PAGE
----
It’s abundantly clear that Yume founder, Katy Barfield has a big heart.
“I was the type of child if the cat got a bird in the garden I would prise it out of its mouth… Or rush to be with the child with no friends in the playground.”
It’s a trait she says she inherited from grandmother, Olive who she described as a huge philanthropist who always gave her time to people who needed her.”
These philanthropic principles steered Katy through her teenage years and into her early 20s. Among her best memories was the time she spent campaigning for animal rights in Egypt and also the United Kingdom where she was part of the campaign that freed the last dolphin from captivity.
“We are still waiting for that to happen here in Australia,” Katy told Kochie’s Business Builders.
With such inspiring experiences so early on, little wonder Katy has ended up leading a social enterprise.
“It was inevitable that I ended up in this space,” she agrees. “Even while I was studying (a Masters of Acting), I did volunteer work. My love for the not-for-profit and social justice space overtook everything else and that’s where I have dedicated my life to since.”
You need more than just a vision
Katy says respect and a commitment to “doing things right” are fundamental to her entrepreneurial spirit.
“My early experiences taught me that you can make a difference. You really can. If you begin your campaign the right way – doing it with respect. And that means trying to see both sides of the story,” Katy says.
“It’s not looking at somebody and saying, you’re a bad person because of how you are treating that animal. It’s a question of education and understanding.”
Transitioning to the entrepreneurial space may have been a natural progression for Katy, but she says the social justice sector brings its own unique challenges.
“I’ve had experience working in the profit and not-for-profit sector. And the not-for-profit space is a completely different ball game. As a social enterprise you can rely on volunteers and charitable donations, pro-bono gifts and services. But the downside is your own sustainability and viability – you do spend a lot of your time with your hand stretched out, asking for money. Which cuts back on the times you can actually spend doing the work needed to achieve your mission.”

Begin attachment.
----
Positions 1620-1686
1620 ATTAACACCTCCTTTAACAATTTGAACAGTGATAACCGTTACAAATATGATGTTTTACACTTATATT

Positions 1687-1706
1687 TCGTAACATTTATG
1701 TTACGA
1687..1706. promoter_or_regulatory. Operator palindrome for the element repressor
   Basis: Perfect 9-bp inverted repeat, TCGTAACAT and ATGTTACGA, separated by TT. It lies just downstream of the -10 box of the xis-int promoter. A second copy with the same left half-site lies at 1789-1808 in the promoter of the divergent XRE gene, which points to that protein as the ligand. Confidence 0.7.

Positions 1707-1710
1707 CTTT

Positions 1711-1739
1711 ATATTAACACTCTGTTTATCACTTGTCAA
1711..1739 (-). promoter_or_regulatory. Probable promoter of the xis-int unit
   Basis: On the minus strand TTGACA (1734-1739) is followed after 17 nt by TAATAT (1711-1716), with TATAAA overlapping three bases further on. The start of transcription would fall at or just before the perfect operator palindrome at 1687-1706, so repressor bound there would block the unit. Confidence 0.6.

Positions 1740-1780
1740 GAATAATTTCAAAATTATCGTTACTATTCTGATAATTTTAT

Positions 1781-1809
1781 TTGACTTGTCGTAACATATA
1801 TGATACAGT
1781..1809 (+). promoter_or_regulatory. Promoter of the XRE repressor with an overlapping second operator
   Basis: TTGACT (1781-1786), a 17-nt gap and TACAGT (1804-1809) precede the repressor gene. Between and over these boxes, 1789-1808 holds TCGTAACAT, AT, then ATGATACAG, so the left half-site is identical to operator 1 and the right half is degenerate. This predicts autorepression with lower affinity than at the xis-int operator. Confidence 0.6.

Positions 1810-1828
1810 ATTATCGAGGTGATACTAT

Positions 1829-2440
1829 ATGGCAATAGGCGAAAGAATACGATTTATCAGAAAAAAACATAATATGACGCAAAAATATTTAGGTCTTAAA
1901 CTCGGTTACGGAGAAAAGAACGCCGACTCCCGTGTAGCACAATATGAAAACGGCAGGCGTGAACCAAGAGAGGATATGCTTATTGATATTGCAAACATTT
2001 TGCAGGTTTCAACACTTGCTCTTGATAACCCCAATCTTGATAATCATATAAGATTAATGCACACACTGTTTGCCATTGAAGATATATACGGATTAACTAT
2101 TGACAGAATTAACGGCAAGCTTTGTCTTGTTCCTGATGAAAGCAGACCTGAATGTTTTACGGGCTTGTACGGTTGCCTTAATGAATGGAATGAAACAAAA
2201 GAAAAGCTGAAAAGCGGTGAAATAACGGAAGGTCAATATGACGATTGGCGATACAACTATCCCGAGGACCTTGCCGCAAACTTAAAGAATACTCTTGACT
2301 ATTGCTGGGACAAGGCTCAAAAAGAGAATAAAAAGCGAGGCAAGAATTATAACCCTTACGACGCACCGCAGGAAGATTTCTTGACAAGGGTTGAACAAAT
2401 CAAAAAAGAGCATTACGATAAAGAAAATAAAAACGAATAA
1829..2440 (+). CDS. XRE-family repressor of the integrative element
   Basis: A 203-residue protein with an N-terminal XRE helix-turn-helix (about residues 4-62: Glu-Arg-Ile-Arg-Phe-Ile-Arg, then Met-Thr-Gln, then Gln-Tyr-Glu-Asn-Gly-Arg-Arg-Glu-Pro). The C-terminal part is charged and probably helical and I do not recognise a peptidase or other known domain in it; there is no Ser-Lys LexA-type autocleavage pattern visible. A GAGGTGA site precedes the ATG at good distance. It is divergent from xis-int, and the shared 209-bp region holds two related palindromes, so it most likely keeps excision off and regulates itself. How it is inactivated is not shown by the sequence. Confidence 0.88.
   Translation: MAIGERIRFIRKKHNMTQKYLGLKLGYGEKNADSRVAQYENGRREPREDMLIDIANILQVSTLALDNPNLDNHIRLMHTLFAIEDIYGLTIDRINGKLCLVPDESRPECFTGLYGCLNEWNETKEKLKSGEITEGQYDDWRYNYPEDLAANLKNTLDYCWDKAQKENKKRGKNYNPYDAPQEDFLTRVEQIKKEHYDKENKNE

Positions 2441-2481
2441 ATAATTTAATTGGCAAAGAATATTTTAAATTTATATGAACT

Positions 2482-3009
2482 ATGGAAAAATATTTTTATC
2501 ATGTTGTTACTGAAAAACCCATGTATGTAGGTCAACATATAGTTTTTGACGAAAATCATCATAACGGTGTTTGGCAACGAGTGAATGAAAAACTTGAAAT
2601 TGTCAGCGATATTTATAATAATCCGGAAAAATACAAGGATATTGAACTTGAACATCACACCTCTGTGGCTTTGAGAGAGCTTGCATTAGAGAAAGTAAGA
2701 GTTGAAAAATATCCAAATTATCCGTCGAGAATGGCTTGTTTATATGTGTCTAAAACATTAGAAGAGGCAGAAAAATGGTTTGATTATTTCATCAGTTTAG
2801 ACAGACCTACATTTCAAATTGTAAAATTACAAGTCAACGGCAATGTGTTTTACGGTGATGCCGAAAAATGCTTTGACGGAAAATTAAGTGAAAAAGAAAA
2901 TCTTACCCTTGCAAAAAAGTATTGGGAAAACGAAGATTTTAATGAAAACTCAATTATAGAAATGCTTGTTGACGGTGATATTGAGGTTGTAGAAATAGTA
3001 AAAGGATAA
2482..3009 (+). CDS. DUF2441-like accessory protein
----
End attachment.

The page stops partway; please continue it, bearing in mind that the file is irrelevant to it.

Technology is crucial to Yume’s success
While Katy says she can’t speak for all social enterprises, technology has provided fuel for Yume’s fire.
“Technology has massively changed the space for Yume. It’s critical to the way we can scale and critical to the impact on the size of the food waste problem we have globally. Australia is our first stop. The challenge we have is visibility for our space. Thanks to technology we can upload a photo that shows we have 10 tonnes of mangoes that need to be used as fast as possible. For us this is key.”
Avoiding the pitfalls of “mission creep”
Asked what lessons she’d pass onto aspiring social enterprises Katy wastes no time in replying:
“Stay true to your mission above all. Hands down. The best indicator for success [in this space] is how you are performing against your mission. It’s not about your bank balance,” says Katy.
“While your bank balance is important – it’s great to return dividends to impact your investors, it’s most important to keep your eye on the prize. And that is ultimately the difference between why people [in this space] succeed or fail.”
Katy also advises wannabe entrepreneurs to foster their resilience, patience and flexibility when it comes to their vision.
‘Remember, this is a marathon not a sprint. There is no way it will end up the way you want it to, and there is no way you can set a plan and follow it step-by-step. You need to be agile, you need to pivot and recreate and also build a team that works cohesively.”
As a leader, Katy says she’s always found it helpful to know where her own skill set lies, and be able to delegate and even let go of the controls if that serves the vision better.
“I may or may not be the right person to take Yume globally. I’m great at planning and setting up a team. But am I the right person to carry this further? I don’t know and I think you have to be open to serving your vision.”
‘Put your money where your mouth is’
For Yume’s future to be the biggest and brightest possible, Katy is looking for a strong alliance with the federal government.
“If I had one thing to say I’d ask them to step up and buy sustainably from the Yume platform. They [the federal govt] are the biggest producer of food and if they stood up and said, we’ll purchase 2 per cent from the Yume platform, the results would be impactful,” says Katy.
“[Their assistance] is critical. There is a lot they can do buying services from social enterprises, they could revolutionise things very quickly.”
Katy Barfield is #2 on Kochie’s Business Builders Power List.
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